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Let $U$ be a simply connected open set in $\mathbb{R}^2$. If $C$ is a simple closed curve (a space homeomorphic to unit circle $S^1$) lying in $U$, then each bounded component of $\mathbb{R}^2\setminus C$ also lies in $U$.

This is an exercise from Munkres' topology, I don't know how to use the hypothesis that $U$ is simply connected, thanks for any help.

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Arguing by contradiction, suppose there exists $x$ contained in the bounded component of $\mathbb{R}^2 \setminus C$ such that $x \not\in U$.

Choose a base point $p \in C$ and parameterize $C$ by a closed path $\gamma$ based at $p$ and going exactly once around $C$. This closed path represents an element of $\pi_1(U,p)$ which I'll denote $[\gamma]_U$.

The key fact to use is that $\pi_1(\mathbb{R}^2 - \{x\},p)$ is an infinite cyclic group and $\gamma$ represents a generator of that group. I'll denote that generator $[\gamma]_{\mathbb{R}^2- \{x\}}$.

We also know that the inclusion $i : U \to \mathbb{R}^2$ induces a homomorphism $i_* : \pi_1(U,p) \to \pi_1(\mathbb{R}^2,p)$.

Since $i \circ \gamma = \gamma$, it follows that $$i_*\bigl([\gamma]_U\bigr) = [\gamma]_{\mathbb{R}^2- \{x\}} $$ Since the right hand side is a nontrivial element of the group $\pi_1(\mathbb{R}^2,p)$, it follows that $[\gamma]_U$ is a nontrivial element of the trivial group $\pi_1(U,p)$, a contradiction.

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  • $\begingroup$ How to show that $[\gamma]$ is a generator for $\pi_1(\mathbb{R}^2\setminus\{x\},p)$? It is very intuitive, but seems difficult for me to prove. $\endgroup$
    – Xiang Yu
    Mar 25 '16 at 14:48
  • $\begingroup$ I believe this is done in Munkres book for the special case that $C$ is a circle centered on $x$. The general case may be derived from that special case by applying the Jordan-Schonflies theorem. $\endgroup$
    – Lee Mosher
    Mar 25 '16 at 14:53
  • $\begingroup$ By the way, $\mathbb{R}^2-C$ has only one bounded component; that's part of the Jordan Curve Theorem. $\endgroup$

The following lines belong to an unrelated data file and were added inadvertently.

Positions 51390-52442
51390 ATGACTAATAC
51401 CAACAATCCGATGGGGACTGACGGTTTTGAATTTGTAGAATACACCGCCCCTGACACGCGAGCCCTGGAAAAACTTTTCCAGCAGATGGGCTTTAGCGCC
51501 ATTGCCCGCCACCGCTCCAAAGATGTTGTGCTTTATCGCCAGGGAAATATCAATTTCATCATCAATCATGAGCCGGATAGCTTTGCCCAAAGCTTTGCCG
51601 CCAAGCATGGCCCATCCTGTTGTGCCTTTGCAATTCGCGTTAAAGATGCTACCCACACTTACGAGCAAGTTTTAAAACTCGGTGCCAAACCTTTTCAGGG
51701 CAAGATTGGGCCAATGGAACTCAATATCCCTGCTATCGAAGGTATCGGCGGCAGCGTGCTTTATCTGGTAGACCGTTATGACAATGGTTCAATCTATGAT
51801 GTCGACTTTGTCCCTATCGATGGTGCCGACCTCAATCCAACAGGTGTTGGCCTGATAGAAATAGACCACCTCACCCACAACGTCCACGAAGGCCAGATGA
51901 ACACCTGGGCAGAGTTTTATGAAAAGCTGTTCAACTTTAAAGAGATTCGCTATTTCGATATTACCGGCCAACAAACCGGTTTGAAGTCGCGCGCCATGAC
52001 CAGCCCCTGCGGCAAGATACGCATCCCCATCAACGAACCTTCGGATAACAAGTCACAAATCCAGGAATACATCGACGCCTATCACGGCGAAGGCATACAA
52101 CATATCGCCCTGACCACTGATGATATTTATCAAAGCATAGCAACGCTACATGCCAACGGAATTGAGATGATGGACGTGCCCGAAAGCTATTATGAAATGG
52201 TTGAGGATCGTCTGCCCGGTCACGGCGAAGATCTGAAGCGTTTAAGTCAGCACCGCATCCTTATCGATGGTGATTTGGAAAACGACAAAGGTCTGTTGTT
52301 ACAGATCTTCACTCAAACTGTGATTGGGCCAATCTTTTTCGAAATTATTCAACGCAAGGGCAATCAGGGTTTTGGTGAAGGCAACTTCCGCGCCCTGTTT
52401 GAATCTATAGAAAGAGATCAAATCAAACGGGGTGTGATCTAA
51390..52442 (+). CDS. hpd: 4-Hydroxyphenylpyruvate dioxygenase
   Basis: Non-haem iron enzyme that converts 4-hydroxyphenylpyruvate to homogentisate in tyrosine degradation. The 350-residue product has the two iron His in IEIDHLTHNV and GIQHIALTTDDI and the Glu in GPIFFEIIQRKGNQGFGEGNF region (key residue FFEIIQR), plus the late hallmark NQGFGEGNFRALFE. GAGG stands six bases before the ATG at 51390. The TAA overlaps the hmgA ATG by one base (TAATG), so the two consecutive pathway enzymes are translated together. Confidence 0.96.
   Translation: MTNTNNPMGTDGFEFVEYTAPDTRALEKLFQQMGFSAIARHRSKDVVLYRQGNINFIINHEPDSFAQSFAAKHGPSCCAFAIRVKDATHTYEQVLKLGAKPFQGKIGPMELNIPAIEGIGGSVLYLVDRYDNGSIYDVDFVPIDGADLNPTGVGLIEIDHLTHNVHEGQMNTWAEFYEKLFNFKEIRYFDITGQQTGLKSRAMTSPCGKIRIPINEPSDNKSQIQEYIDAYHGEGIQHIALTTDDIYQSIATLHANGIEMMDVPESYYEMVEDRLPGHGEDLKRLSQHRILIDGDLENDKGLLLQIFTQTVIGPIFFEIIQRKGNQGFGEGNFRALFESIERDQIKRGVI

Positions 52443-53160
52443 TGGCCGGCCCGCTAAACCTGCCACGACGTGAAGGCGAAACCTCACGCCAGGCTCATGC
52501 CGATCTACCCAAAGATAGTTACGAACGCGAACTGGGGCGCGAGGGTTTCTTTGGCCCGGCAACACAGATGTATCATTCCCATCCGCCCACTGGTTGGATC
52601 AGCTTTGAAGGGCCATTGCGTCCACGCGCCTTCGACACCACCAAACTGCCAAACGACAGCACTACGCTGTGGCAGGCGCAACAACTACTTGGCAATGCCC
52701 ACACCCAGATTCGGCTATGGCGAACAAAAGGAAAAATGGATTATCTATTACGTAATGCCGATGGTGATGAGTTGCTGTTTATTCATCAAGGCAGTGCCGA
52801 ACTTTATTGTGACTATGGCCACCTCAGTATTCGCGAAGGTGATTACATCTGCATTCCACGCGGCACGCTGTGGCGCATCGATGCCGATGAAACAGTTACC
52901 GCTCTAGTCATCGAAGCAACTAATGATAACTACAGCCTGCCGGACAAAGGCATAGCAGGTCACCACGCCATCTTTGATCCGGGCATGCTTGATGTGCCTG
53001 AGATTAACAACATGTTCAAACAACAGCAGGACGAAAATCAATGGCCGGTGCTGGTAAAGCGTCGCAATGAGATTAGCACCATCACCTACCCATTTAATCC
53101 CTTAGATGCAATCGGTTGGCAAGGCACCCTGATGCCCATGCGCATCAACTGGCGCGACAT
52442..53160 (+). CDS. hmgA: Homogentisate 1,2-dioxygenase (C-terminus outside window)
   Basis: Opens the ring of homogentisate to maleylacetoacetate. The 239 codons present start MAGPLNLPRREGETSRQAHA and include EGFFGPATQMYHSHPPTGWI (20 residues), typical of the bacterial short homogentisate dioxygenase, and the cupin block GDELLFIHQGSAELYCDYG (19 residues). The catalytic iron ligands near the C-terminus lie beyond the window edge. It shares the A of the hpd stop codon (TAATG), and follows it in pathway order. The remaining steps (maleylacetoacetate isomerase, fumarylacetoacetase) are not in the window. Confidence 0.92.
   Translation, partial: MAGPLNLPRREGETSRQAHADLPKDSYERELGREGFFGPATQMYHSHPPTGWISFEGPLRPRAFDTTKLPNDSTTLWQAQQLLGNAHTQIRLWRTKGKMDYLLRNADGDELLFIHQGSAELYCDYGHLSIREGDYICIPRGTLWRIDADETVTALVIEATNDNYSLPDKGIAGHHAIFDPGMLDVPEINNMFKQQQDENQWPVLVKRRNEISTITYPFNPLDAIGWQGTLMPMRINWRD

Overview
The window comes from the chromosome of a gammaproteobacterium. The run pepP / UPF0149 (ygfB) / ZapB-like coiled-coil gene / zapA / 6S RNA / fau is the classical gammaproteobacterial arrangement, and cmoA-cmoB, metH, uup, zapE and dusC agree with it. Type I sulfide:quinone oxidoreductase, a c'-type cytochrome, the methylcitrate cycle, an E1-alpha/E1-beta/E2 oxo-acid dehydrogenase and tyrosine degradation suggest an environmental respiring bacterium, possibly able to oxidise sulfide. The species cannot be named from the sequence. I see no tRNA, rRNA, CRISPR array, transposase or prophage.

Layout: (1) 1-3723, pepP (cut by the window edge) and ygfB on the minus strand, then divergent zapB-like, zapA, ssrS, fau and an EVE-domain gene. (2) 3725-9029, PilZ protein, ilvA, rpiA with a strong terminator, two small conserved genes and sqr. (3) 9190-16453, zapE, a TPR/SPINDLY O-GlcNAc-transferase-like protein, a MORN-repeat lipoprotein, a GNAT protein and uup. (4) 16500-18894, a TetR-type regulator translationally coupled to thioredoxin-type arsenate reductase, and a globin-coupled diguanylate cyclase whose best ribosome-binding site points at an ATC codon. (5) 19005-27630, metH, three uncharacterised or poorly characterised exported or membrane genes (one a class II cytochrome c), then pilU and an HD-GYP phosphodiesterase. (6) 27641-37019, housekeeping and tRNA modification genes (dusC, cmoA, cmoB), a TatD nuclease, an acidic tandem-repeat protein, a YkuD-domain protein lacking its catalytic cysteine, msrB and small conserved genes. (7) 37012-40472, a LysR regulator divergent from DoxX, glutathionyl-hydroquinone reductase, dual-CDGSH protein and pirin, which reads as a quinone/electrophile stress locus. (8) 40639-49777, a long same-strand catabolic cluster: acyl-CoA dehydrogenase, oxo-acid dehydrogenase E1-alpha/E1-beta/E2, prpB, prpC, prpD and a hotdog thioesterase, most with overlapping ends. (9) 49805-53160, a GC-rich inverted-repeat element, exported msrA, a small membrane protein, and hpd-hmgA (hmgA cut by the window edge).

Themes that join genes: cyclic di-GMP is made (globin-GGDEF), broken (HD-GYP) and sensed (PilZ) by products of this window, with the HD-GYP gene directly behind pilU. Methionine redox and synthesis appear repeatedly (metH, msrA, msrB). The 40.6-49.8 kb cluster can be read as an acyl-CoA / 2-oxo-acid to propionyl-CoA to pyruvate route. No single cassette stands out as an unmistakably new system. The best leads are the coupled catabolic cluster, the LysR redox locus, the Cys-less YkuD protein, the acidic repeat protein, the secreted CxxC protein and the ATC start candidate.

– Lee Mosher
    Mar 25 '16 at 14:55
  • $\begingroup$ Yes, this exercise is before the section of the Joran curve theorem, so it assumes that you only know the Joran separation theorem, not the full version of the Jordan curve theorem. $\endgroup$
    – Xiang Yu
    Mar 25 '16 at 14:59
  • $\begingroup$ May I ask a question? If we have additional hypothesis that $U$ is also bounded, how to show the complement $U^c$ is connected? $\endgroup$
    – Xiang Yu
    Mar 25 '16 at 16:11
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Taking complement, it suffices to show that $U^c$ lies in the unbounded component of $C$. Since $C$ is a simple closed curve, there is a homeomorphism $g:S^1\to C$ from $S^1$ to $C$. Now we use the assumption that $U$ is simply connected to conclude that the map $g:S^1\to U$ is path-homotopic (with range in $U$) to a constant map, hence nulhomotopic. Since $g$ is a homeomorphsim, we see that the inclusion map $i:C\to U$ is also nulhomotopic. Let $x\in U^c$ be a point not in $U$. Note that the map $i:C\to \mathbb{R}^2\setminus\{x\}$ is continuous injective, and nulhomotopic (note that $\mathbb{R}^2\setminus\{x\}$ contains $U$), it follows from Borsuk lemma (see Munkres' topology Lemma 62.2) that $x$ lies in the bounded component $\mathbb{R}^2\setminus C$.

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